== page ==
The Minnesota State Arts board recently awarded MacPhail Center for Music in Minneapolis a grant of $96,690 to support music therapy for seniors with Alzheimer’s and related dementias, and Ecumen Centennial House in Apple Valley is one of the sites selected for the program.
MacPhail with be working with Ecumen and two other senior living companies, along with the Alzheimer’s Association of Minnesota-North Dakota, to provide music programs specifically designed for seniors with dementia-related memory loss. Work will begin in July to develop the therapy program at Ecumen Seasons at Apple Valley.
Studies have shown that music can reduce agitation and lessen behavioral issues common among those with dementia. Music helps people connect, even after verbal communication has become difficult.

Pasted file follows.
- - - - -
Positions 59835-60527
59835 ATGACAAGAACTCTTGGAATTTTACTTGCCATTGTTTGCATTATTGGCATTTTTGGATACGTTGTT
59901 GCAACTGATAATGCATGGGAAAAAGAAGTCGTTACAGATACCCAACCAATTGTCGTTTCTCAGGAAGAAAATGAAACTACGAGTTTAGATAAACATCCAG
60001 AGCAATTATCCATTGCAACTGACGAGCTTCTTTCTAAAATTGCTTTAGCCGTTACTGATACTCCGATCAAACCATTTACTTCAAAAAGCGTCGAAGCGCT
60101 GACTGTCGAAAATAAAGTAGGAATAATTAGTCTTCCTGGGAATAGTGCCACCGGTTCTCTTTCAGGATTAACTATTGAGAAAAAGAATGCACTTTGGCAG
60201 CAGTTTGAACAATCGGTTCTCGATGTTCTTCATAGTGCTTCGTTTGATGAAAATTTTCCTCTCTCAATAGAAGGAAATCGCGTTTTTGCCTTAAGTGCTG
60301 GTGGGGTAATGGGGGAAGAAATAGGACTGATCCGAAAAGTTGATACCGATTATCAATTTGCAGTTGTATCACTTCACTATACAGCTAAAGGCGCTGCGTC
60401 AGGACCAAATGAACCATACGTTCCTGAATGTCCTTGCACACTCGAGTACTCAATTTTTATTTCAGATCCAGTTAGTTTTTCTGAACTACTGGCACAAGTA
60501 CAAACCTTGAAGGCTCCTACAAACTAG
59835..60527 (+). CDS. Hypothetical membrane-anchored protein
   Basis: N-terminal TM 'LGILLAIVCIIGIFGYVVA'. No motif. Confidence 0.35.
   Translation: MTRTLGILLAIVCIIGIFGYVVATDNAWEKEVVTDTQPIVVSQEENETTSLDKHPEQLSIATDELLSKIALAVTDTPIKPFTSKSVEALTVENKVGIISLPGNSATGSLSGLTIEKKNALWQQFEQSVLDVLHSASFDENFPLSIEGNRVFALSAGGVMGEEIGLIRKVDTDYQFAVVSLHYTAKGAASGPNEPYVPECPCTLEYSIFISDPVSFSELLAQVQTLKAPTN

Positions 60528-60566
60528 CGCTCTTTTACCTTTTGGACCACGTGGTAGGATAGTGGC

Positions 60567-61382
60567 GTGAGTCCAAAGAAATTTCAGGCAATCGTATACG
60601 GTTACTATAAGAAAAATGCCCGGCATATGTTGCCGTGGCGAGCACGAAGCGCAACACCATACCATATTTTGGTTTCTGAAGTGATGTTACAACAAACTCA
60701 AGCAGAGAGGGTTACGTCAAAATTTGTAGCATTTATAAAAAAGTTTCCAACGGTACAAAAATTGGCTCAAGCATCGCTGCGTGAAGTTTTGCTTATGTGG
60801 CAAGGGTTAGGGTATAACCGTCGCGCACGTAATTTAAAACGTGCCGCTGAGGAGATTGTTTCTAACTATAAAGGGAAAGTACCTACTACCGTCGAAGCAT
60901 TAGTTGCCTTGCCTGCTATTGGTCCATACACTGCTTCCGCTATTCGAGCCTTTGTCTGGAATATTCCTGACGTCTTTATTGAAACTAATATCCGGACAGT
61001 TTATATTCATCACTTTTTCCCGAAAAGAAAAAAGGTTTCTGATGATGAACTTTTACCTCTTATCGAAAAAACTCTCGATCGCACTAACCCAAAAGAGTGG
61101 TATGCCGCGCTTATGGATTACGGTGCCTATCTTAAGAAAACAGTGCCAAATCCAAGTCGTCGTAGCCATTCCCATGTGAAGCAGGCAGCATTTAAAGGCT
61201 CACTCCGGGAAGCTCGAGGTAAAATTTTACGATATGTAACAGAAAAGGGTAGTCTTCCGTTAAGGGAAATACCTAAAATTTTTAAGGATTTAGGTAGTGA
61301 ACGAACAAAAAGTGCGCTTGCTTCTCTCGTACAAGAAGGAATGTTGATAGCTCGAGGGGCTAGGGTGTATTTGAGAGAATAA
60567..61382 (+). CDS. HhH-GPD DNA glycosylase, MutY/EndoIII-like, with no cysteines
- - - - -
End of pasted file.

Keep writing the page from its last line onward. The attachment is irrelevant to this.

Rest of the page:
According to the Alzheimer’s Foundation of America: “When used appropriately, music can shift mood, manage stress-induced agitation, stimulate positive interactions, facilitate cognitive function, and coordinate motor movements. This happens because rhythmic and other well-rehearsed responses require little to no cognitive or mental processing… A person’s ability to engage in music, particularly rhythm playing and singing, remains intact late into the disease process because, again, these activities do not mandate cognitive functioning for success.”
To read more about how music can help dementia, go to this Alzheimer’s.org explanation of how the therapy works.